Daily Reflection – May 4, 2016
Wednesday 4 May 2016
First Reading: Acts 17:15, 22 – 18:1
Heaven and earth are filled with your glory
Psalm 148:1-2, 11-14
Gospel Reading: John 16:12-15
Today’s Note: Wednesday of the Sixth Week of Easter
Jesus said to his disciples:
“I have much more to tell you, but you cannot bear it now.
But when he comes, the Spirit of truth,
he will guide you to all truth.
He will not speak on his own,
but he will speak what he hears,
and will declare to you the things that are coming.
He will glorify me,
because he will take from what is mine and declare it to you.
Everything that the Father has is mine;
for this reason I told you that he will take from what is mine
and declare it to you.”
What therefore you unknowingly worship, I proclaim to you. (Acts 17:23)
In the opening paragraph of his encyclical Faith and Reason, Pope John Paul II wrote: “Faith and reason are like two wings on which the human spirit rises to the contemplation of truth; and God has placed in the human heart a desire to know the truth—in a word, to know himself.” Today’s first reading depicts the Athenians as a people who earnestly desired to rise to that contemplation of truth, and it tells us how Paul offered them the good news as a way to strengthen their “faith wing.”
In the time of Paul, the city of Athens was full of temples and shrines to various deities. Using human reason, the Greeks came to the correct, but incomplete, conclusion that there was a vast spiritual realm that we can’t fully see or comprehend. Their society was built on the idea that a people would thrive so long as they kept the gods happy and be punished if they did not. So a sense of fear became a built-in part of their spirituality. They were so anxious about keeping every single god happy that they erected a shrine—probably several, according to archaeologists—to an “Unknown God,” in case they had left anyone out (Acts 17:23).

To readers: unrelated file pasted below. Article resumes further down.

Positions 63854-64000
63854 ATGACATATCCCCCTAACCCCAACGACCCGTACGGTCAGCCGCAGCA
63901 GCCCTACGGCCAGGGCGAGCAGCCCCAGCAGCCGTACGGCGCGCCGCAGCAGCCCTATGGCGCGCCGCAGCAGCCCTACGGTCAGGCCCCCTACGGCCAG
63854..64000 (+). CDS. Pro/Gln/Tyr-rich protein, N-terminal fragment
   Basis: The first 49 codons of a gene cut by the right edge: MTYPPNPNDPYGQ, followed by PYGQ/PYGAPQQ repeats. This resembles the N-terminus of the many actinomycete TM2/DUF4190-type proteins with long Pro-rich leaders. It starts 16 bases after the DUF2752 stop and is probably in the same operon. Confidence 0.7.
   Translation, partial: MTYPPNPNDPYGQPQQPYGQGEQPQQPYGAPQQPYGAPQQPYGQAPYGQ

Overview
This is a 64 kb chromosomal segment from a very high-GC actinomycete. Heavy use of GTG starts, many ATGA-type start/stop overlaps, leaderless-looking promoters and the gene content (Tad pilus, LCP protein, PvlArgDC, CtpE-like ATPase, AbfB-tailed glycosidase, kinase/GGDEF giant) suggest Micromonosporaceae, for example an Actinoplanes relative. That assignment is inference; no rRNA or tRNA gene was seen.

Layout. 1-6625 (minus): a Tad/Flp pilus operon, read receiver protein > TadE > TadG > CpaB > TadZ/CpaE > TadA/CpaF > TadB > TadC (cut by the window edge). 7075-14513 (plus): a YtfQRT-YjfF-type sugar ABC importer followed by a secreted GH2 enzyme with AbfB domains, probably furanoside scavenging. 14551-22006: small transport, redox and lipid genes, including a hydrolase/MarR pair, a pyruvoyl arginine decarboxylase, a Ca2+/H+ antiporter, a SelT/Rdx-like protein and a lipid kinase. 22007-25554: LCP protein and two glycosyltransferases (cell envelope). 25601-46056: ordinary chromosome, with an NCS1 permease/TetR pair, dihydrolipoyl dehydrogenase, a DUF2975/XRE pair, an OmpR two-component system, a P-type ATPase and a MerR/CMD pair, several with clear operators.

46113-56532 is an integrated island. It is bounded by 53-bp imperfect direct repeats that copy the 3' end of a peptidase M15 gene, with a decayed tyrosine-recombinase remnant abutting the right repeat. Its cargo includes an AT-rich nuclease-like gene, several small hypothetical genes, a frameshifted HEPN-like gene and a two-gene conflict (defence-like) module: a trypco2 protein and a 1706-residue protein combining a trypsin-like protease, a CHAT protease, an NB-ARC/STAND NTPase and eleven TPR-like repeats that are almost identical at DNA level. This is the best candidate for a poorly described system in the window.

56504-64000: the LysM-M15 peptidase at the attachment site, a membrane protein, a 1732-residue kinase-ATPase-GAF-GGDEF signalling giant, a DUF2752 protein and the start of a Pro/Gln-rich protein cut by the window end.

Notice how gracious Paul is—and how smart. Instead of accusing the Greeks of idolatry, he commends their search for the truth. Then he uses their concept of an unknown god to introduce a new idea: this god has made himself known—and he is the one true God! Not only that, but he has stepped out of the shadows to walk with us.
Recalling this story highlights the miracle of the Incarnation, the miracle of God making himself known to us in a personal way. God saw our longing for the truth, so he sent Jesus to come be with us and to show us the truth. He is no longer unknown. In everything he said and did, especially in his cross and resurrection, Jesus revealed the invisible, all-powerful God. And wonder of wonders, he showed us that God is our Father, our Redeemer, and our Friend!
“Thank you, Jesus, for showing me the face of God. Help me know how close you are today.”